The Equifax Data Breach: What You Need to Know

Equifax, one of the three largest credit reporting agencies in the nation, announced last week that it suffered from a serious data breach, affecting nearly half the American population.
During the cyberattack, which lasted from mid-May to late July, nearly 143 million Americans had their personal information stolen, including Social Security numbers, birth dates, addresses, and even for some, driver's license numbers. A smaller amount of individuals (about 209,000) had their credit card information stolen, while another 182,000 had dispute records accessed.

Needless to say, this is a huge issue for personal information security, and it keeps the door wide open for potential identity theft.

However, there are some smart prevention steps you can take to protect yourself, both through Equifax and on your own.

Free Credit Monitoring from Equifax

As part of its announcement last week, Equifax offered all American consumers the chance to enroll in free credit monitoring and identity theft protection services for one year. To do so, you can sign up at their special website, You can check to see if you're affected and also receive a time slot for signing up for the free services.

There is a catch, however.

Legal experts have pointed out the fine print posted on the Equifax Security website. It prohibits users from joining any class action lawsuit. If you've already signed up and want to opt out afterwards, you can write to Equifax within 30 days. Other consumer watchdogs, including New York's attorney general, are already going after Equifax to remove the fine print. However, this has not occurred yet, so there's no guarantee.

Other Steps to Prevent Identity Theft

Since the Equifax data breach lasted over two months before it was discovered by anyone, you may already have had your personal information stolen, sold, and used. You can access free copies of your three credit reports by visiting

Experts recommend that you do this to make sure no one has opened any fraudulent accounts in your name. Make sure all accounts and credit lines listed on each credit report actually belong to you. You can also check your balances and credit card statements to ensure no one has been using your existing cards.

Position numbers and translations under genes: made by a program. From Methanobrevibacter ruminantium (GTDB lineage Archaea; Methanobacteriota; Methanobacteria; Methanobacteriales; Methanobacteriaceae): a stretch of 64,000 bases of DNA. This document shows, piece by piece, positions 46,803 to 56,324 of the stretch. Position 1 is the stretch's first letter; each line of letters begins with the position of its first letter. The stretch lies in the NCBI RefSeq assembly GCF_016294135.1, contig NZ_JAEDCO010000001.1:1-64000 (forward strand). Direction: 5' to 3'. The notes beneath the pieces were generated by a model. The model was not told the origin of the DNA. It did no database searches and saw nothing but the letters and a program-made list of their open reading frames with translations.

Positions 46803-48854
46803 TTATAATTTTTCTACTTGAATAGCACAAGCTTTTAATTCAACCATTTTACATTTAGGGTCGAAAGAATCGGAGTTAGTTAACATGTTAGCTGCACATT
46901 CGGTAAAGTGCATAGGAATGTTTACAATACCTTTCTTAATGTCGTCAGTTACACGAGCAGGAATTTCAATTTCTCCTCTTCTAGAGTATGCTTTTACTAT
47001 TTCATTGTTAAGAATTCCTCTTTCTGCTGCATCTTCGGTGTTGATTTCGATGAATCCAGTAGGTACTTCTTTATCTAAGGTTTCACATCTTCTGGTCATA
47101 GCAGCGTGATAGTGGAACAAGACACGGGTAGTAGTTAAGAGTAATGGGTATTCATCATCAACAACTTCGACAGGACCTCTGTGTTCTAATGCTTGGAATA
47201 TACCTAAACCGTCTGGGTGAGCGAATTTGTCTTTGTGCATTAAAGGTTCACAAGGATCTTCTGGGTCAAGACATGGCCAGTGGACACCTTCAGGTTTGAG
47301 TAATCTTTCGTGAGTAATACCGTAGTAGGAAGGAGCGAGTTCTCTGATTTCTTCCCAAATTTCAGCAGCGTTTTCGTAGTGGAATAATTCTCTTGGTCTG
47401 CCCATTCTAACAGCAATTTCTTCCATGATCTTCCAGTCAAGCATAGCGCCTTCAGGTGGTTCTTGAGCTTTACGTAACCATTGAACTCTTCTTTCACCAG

If you're still concerned about your personal information security, consider using a paid credit monitoring service. Unfortunately, the results from this data breach aren't short-term. Cyber criminals could sell and use your information for years to come. So, it's important to remain vigilant.

You don't want to be unpleasantly surprised by finding out that someone has squandered your hard-earned credit the next time you're ready to apply for a mortgage or want to refinance your home.
Another idea is to implement a credit freeze. For a small fee, you can place a restriction on your credit reports so that creditors can't access your information. If someone tries to apply for credit in your name, they'll most likely be denied because the creditor can't access that credit report.

If you want to apply for new credit yourself, you simply have to temporarily lift the freeze. You can choose to do so for either a pre-determined time period or for a certain party. Your credit score isn't affected when you perform these actions, it just costs a nominal fee each time you freeze or unfreeze your reports.

But as Benjamin Franklin is famous for saying, "An ounce of prevention is worth a pound of cure."


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